Marie Tuite, the former San Jose State athletic director who was forced out of that role two years ago following a major sexual abuse scandal in her department, is set to be hired as a top athletics administrator for another Division I university.
Southern Utah, which competes in the WAC, has offered Tuite the chance to fill a newly created roll as deputy AD for external operations, commencing next month.
Southern Utah AD Doug Knuth touted Tuite’s “long list of leadership level accomplishments following roles at the NCAA, Cal, Washington and San Jose State” in a message sent to his staff last week, which was shared with Sportico by multiple sources.
Left unmentioned in Knuth’s note was how things concluded for Tuite in San Jose. After being accused of harboring an alleged serial sexual abuser—the school’s longtime head athletic trainer, Scott Shaw—and retaliating against employees in her department who raised complaints, Tuite was demoted to a fundraising role in May 2021. She later resigned from SJSU amid multiple investigations and lawsuits.
“SUU Athletics is excited to hire Marie Tuite as Deputy AD for External Operations and bring her decades of experience to serve and support our students, coaches, university and community,” Knuth told Sportico in a statement. “SUU is aware of the situation at San Jose State and based on a thorough review, reference checks and standard hiring protocols, the university is confident welcoming Marie to Thunderbird Athletics.”
Tuite did not respond to a request for comment sent to her Sunday via LinkedIn. Aside from a 2019 statement that followed an internal SJSU investigation, in which she said she was “deeply sorry our student-athletes were impacted by Scott Shaw,” Tuite has repeatedly declined to address the matter publicly.
Shaw, who stepped down from his SJSU post in September 2020, now faces federal criminal charges stemming from allegations he repeatedly fondled at least 14 SJSU female athletes under the pretext of medical treatment, over the course of a decade. He has pleaded not guilty in the case, which could potentially see Tuite called as a witness.
In December 2020, Sportico reported that the Department of Justice’s Civil Rights Division had begun investigating SJSU’s handling of the Title IX complaints made against Shaw, which occurred both before and after Tuite took over the athletic department.
That ultimately led to a $1.6 million settlement between DOJ and the university as part of a joint resolution meant to remedy what the feds described as a decade of failure in “adequately” responding to reports of sexual misconduct. But that was just the first of several checks the Spartans would have to cut.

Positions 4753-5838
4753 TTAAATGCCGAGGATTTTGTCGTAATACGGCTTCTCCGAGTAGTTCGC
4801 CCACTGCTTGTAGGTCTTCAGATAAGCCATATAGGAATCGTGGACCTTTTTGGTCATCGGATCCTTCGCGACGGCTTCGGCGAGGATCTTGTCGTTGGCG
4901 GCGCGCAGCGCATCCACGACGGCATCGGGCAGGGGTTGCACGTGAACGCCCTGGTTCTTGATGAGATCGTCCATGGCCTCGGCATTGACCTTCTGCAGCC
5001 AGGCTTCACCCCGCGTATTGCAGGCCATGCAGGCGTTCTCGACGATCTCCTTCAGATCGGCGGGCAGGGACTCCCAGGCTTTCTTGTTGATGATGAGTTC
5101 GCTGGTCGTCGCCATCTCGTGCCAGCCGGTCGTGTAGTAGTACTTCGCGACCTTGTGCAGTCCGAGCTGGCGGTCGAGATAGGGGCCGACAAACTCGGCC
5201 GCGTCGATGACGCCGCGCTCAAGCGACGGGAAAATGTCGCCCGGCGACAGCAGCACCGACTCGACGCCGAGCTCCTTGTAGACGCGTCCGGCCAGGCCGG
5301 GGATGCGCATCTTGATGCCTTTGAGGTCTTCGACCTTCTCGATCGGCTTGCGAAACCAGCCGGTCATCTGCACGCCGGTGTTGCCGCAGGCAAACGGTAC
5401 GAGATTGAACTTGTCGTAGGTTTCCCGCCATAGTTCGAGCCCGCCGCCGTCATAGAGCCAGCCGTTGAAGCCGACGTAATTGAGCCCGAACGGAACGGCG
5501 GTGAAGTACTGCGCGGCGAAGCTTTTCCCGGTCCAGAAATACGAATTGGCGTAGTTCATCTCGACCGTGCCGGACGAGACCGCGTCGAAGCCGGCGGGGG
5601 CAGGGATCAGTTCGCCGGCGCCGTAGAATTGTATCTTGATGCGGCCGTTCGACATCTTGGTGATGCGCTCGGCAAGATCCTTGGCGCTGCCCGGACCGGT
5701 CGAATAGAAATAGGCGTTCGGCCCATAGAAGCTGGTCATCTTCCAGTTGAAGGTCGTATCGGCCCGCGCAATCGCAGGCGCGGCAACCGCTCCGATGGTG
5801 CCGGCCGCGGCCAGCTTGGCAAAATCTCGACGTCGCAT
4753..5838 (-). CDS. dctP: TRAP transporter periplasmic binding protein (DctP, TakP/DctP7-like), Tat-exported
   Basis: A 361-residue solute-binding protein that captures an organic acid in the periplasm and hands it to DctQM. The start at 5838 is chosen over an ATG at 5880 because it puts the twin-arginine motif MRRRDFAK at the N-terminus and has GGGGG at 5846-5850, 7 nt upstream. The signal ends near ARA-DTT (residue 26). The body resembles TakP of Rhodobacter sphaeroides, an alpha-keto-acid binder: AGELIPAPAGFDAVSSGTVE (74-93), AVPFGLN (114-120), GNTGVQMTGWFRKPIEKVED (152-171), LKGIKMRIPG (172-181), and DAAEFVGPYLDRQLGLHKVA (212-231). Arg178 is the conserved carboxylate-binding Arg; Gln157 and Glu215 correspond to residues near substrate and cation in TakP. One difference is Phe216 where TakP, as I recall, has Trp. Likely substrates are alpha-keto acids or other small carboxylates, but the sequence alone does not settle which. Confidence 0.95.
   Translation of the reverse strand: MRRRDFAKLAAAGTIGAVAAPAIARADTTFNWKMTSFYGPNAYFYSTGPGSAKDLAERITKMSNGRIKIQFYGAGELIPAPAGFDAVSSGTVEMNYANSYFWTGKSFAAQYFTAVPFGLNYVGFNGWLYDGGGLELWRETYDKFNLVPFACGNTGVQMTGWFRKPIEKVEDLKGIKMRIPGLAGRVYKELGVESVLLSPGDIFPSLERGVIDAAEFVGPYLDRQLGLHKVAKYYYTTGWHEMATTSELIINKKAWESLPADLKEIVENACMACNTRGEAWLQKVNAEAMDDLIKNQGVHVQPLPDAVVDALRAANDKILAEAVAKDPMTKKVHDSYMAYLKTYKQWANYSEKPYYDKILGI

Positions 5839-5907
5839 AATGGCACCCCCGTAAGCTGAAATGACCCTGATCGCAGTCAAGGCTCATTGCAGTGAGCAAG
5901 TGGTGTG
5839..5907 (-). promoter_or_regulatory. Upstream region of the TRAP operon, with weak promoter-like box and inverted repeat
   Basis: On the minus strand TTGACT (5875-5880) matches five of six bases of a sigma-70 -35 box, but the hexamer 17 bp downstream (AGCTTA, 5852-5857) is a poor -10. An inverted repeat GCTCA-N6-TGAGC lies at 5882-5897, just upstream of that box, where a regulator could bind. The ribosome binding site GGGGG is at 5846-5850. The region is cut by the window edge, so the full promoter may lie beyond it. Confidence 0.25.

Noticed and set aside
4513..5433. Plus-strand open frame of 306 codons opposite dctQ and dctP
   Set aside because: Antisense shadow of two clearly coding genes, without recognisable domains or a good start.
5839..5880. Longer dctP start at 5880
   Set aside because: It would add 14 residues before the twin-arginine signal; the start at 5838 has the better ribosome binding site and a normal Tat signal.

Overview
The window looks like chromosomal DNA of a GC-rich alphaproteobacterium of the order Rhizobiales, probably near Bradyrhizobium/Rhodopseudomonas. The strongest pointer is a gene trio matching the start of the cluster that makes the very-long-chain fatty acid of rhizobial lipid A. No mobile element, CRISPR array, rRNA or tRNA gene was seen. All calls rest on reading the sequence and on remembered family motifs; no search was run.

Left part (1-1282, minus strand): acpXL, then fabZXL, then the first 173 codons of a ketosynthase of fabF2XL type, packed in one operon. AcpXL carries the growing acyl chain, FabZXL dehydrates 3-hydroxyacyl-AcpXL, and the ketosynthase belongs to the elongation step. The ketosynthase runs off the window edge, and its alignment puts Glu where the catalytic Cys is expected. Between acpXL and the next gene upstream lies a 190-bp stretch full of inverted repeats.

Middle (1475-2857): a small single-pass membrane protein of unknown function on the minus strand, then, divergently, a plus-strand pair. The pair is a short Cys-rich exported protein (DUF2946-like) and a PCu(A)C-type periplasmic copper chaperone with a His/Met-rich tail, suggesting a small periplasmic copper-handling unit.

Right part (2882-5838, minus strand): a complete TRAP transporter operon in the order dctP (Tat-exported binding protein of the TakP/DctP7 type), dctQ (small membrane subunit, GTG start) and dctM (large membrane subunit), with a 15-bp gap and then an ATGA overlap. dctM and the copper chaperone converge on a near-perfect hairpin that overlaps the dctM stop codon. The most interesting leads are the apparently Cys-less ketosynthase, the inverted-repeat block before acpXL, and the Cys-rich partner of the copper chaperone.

In January 2022, SJSU paid a $560,000 settlement to former deputy AD Steve O’Brien, who sued the university claiming that he had been fired from his job for opposing Tuite’s efforts to cover up the allegations against Shaw. That same month, the school paid $225,000 to settle a lawsuit brought by swim coach Sage Hopkins, who accused Tuite of repeatedly harassing and retaliating against him over his persistent efforts to bring Shaw to account.
In October, the school reached another settlement for an undisclosed amount with former softball coach Peter Turner, who sued claiming that he had been retaliated against and fired from his job with the Spartans because of Tuite’s personal dislike toward him.
The initial allegations against Shaw were made by multiple swimmers in 2009, prior to Tuite’s hiring. SJSU conducted an initial investigation that found “insufficient evidence to substantiate the claim of sexual harassment.” Tuite was hired as the school’s deputy director of athletics the following April, and ascended to the AD role in 2017, replacing Gene Bleymaier.
Over the course of Tuite’s tenure, Hopkins continued to make formal and informal complaints against Shaw, including in a 300-page dossier he circulated to university officials, and later provided to the NCAA and Mountain West Conference. In his lawsuit, Hopkins claimed both Shaw and Tuite retaliated against him. SJSU later publicly apologized to Hopkins while the City of San Jose honored him for his work in exposing the sexual abuse allegations.
At least two other former athletic department officials—deputy AD Josh Thiel and David Rasmussen, the senior associate AD for compliance—also raised internal complaints against Tuite, alleging either harassment, retaliation or both. Tuite declined to publicly respond to their accusations two years ago, but an SJSU spokesperson issued a blanket denial to Sportico at the time.
In November, an outside law firm hired by the San Jose State’s chancellor’s office released the findings of a two-year investigation spurred by Hopkins’ complaints.
“Several of the student-athletes who were interviewed discussed feelings of anger, frustration and regret at having come forward only to be marginalized and ignored,” stated the report, which did not specifically name anyone other than Shaw. “It is not surprising that the student-athletes did not attempt to re-report or take additional steps to hold Shaw accountable given the summary dismissal they felt SJSU had given their serious complaints.”
In response, the school apologized for “mistakes made on this campus in the past (that) have had deep and lasting impacts on the lives of members of our community.”
Tuite’s hiring at Southern Utah would not be the first example of a college AD finding work at another school after losing their job to a Title IX scandal. In 2016, Liberty University hired Ian McCaw as its athletic director, six months after he resigned from Baylor over a high-profile sexual assault scandal involving multiple football players.
(This article has been corrected in the second paragraph to reflect that Southern Utah competes in the WAC.)